I have just read a project in Tanzania, based on digging “Water Bunds”, which are a fascinating and simple response to a drying landscape, and to the possibility of re-greening large areas of the East African savannah.

      The savannah around Arusha, in Northern Tanzania, is desert for the majority of the year. When the rains come sweeping across the Serengeti plains they produce an amazing re-greening of the landscape, which attracts the huge herds of wildebeest and zebra that we’ve all seen on television, if not in person. However, that abundant water quickly evaporates, or runs off, and the landscape returns to desert. The wildebeest and zebras move on.

      A project sponsored by “Justdiggit” has transformed this cycle by, as the title implies, just digging holes (see the picture above). The holes are quite shallow, and easily dug by hand with simple tools, but they trap water long enough for the seeds that are always present in the soil to germinate. The results are astonishing, as the time-lapse picture below (left to right) shows.

      The work around Arusha has now spawned similar projects in other areas of Tanzania, such as Lake Manyara (famous for its lions that climb trees), and into Kenya. Millions of these “Water Bunds” have been dug since the project started in 2013. Thousands of trees have been regenerated, millions of liters of water have been retained, landscapes have been dramatically changed, farmers are more self-sufficient and even the Maasai villages have benefitted with increases in their cattle herds. A win-win all round, for such a simple solution.

      The group’s mission statement is: “To regreen African landscapes in the next 10 years, together with millions of farmers, and together with you.” They further state that “If we want to cool down the planet in one decade, everyone needs to be in on the change. Through the power of media, communication, data, and the latest technology we can spread our message and scale up the project. We want to inspire, unite and empower an entire generation, growing a landscape restoration movement.”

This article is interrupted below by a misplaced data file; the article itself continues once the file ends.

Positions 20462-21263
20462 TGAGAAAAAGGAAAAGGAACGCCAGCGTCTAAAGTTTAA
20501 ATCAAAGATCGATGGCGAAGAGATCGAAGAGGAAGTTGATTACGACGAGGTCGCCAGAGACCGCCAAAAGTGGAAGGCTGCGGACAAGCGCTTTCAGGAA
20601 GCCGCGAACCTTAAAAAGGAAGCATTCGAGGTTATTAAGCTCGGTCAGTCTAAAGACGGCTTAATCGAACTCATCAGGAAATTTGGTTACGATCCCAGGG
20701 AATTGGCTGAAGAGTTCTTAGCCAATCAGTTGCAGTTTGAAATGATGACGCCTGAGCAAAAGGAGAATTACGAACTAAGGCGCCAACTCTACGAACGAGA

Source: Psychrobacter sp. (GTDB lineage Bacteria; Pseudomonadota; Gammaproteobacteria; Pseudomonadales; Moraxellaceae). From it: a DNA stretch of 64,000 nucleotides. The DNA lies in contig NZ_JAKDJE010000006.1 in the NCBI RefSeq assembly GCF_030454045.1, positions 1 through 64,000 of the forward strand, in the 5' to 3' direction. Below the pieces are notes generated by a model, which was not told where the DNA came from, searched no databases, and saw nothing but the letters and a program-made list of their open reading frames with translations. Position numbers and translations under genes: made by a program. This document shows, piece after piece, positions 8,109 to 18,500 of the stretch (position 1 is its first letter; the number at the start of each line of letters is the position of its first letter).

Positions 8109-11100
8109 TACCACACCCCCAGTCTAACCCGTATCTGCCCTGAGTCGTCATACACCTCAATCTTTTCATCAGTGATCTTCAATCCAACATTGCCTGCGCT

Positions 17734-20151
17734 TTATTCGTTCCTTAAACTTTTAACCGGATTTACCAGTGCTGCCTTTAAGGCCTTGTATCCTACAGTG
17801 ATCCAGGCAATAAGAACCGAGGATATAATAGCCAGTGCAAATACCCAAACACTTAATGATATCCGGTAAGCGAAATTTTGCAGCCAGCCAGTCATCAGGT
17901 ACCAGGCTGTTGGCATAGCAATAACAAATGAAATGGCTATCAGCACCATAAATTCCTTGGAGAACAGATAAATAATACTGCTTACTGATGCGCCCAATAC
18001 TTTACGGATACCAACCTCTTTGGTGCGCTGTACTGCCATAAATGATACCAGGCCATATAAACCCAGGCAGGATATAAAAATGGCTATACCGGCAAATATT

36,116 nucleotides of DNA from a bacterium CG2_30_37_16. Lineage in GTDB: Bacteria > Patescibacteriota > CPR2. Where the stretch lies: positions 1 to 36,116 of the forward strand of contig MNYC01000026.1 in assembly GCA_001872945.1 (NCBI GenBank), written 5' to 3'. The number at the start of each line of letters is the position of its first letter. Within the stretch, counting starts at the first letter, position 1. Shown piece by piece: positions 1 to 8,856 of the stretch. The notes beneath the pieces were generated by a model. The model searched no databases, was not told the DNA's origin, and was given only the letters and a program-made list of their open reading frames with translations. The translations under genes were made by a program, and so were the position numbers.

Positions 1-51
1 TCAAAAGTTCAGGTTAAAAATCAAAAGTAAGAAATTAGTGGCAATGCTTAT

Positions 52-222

Water bunds are not a new concept but previous versions, in many parts of the world, have focused on building stone ones. Just digging holes, a la “Justdiggit”, is far cheaper, quicker, and easier, especially when you are doing it without available mechanical tools,out in the middle of nowhere, like the Serengeti plains.

      The initial “Justdiggit” project has already seen the Massai dug over 29,000 bunds. I should add that the Massai are not farmers, they are warriors and cattle herders, and to get them to dig that many holes must be a result of them understanding how significant these bunds are for their future.

      On that note, “Justdiggit” has also undertaken an extensive community training initiative, whereby over 7,500 people have been trained in this simple technique of digging and maintaining earth holes.

      The results, as you can see from the time-lapse pictures above, are amazing, all-the-more-so because it is a simple process that can be easily replicated.

      It’s projects like this that give you hope that there is a grass-roots initiative alive, well, and working hard to address the issues of climate change, even if the politicians are still choosing to basically ignore it.

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